Definition of First and second stage dealer in GST

Definition First and second stage dealer in GST

We are continuing our discussion on the definitions given under Section 2 of revised GST law and comparing the same with old model GST law to know the changes made in revised law:-

Section 2(46): First Stage Dealer: The new definition reads as follows:

First Stage Dealer means a dealer, who purchases the goods directly from : –

(i) the manufacturer under the cover of an invoice issued in terms of the provisions of Central Excise Rules, 2002 or from the depot of the said manufacturer, or from premises of the consignment agent of the said manufacturer or from where the goods are sold by or on behalf of the said manufacturer, under cover of an invoice; or
(ii) an importer or from the depot of an importer or from the premises of the consignment agent of the importer, under cover of an invoice;

Section 2(91) second stage dealer “means a dealer who purchases the goods from a first stage dealer as defined in sub-section (46);”

Said definition has been newly added in the revised draft law. The reasons behind this addition are the transitional provisions. Section 169 of the revised draft provides that upon transition, cenvat will be allowed on the inputs lying in stock to certain eligible persons which includes a first stage dealer or a second stage dealer or a registered importer. Prior to this amendment, no transitional provision was there in Model GST law for the dealers. As the cenvat credit of excise duty was not allowed to dealers, it would have also resulted in heavy burdening in terms of cost for them. The trade associations were demanding the transitional provision for the same. This is welcome step on behalf of the Government that they have adhered to the same.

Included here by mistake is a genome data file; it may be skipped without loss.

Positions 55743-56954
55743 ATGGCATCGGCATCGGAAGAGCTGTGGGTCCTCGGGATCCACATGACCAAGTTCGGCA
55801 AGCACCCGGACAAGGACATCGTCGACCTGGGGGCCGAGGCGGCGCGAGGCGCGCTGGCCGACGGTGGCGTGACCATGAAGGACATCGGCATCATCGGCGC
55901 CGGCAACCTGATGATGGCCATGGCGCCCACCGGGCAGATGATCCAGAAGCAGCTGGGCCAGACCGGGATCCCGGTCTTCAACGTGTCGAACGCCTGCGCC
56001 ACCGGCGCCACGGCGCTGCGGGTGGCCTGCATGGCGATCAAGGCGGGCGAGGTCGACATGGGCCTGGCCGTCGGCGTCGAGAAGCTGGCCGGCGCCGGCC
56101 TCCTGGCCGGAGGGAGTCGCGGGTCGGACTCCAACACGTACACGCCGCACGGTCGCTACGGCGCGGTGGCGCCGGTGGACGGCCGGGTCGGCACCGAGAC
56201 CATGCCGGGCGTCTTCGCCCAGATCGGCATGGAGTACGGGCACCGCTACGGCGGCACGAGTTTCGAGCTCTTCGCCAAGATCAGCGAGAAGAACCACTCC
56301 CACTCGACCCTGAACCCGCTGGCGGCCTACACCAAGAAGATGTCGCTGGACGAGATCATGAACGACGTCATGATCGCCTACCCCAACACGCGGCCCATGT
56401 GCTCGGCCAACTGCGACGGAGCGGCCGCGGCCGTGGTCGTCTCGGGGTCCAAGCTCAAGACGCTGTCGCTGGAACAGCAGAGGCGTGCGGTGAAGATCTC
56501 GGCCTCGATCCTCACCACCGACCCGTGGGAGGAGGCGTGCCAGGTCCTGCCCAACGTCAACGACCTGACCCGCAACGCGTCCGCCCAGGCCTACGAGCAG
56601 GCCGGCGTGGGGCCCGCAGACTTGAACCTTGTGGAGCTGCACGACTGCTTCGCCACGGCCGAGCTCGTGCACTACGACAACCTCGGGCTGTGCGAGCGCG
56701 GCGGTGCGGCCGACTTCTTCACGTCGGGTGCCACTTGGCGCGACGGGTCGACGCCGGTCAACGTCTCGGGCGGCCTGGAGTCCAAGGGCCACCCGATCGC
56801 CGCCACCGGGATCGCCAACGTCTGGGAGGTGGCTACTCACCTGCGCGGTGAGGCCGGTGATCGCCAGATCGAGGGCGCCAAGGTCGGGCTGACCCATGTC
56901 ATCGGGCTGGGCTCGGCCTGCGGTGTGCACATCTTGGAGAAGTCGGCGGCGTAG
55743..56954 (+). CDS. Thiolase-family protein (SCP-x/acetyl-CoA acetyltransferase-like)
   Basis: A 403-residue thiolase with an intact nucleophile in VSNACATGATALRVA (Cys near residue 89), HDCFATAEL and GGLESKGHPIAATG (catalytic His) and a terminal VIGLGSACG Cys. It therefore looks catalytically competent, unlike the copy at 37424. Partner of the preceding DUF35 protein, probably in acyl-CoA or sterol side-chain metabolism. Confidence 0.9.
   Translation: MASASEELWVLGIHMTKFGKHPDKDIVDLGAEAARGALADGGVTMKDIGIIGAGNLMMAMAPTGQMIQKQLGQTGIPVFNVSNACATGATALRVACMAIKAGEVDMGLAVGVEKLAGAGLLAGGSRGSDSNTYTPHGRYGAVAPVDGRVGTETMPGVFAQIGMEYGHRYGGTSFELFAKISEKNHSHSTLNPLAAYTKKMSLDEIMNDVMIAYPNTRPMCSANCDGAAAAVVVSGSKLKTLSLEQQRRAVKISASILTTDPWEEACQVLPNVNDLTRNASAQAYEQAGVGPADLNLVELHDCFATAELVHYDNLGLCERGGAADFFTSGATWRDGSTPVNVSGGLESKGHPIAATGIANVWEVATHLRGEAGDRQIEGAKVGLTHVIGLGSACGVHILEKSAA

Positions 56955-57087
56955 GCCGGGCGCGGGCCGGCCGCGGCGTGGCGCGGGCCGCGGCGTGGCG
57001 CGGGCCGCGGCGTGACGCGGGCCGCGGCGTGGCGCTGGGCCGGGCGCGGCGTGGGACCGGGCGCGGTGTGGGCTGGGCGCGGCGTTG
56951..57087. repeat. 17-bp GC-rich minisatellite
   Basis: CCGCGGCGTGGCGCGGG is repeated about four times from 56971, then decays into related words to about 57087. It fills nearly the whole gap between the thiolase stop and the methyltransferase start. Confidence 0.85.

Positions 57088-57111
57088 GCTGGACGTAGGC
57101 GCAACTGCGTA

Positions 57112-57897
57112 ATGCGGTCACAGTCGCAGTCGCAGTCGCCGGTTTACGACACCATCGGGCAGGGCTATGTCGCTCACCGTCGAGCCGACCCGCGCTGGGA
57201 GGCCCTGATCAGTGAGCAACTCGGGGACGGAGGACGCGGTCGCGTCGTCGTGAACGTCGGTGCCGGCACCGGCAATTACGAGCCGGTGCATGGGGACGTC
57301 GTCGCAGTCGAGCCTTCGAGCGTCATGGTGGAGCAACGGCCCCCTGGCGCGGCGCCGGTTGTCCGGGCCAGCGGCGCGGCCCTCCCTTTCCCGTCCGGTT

But it is interesting to note that no mechanism has been prescribed to avail the cenvat for the dealers. They are maintaining RG 23 D register and there is clear cut balance of credit can be worked out for them. Even they need not to follow the FIFO method. They can clearly tell which inputs are lying with them and invoice relating to them as well as the credit available for the same. This details can easily be worked out from RG 23D register.

For other dealers which are not registered with Central Excise department, the transitional provision is incorporated in Section 169 only. Even those dealers who do not possess the duty paying documents can take the credit on the basis of formula which may be prescribed by the Government. The Excise duty is paid at the end of manufacturer and then it goes to depot or wholesale dealer and after passing through many hands, it comes to retailers. If this product is not industrial product then nobody issues cenvatable invoices and such dealers normally do not have duty paying documents. Hence, this is also welcome step on the part of Government to allow the credit of such inputs to these dealers.

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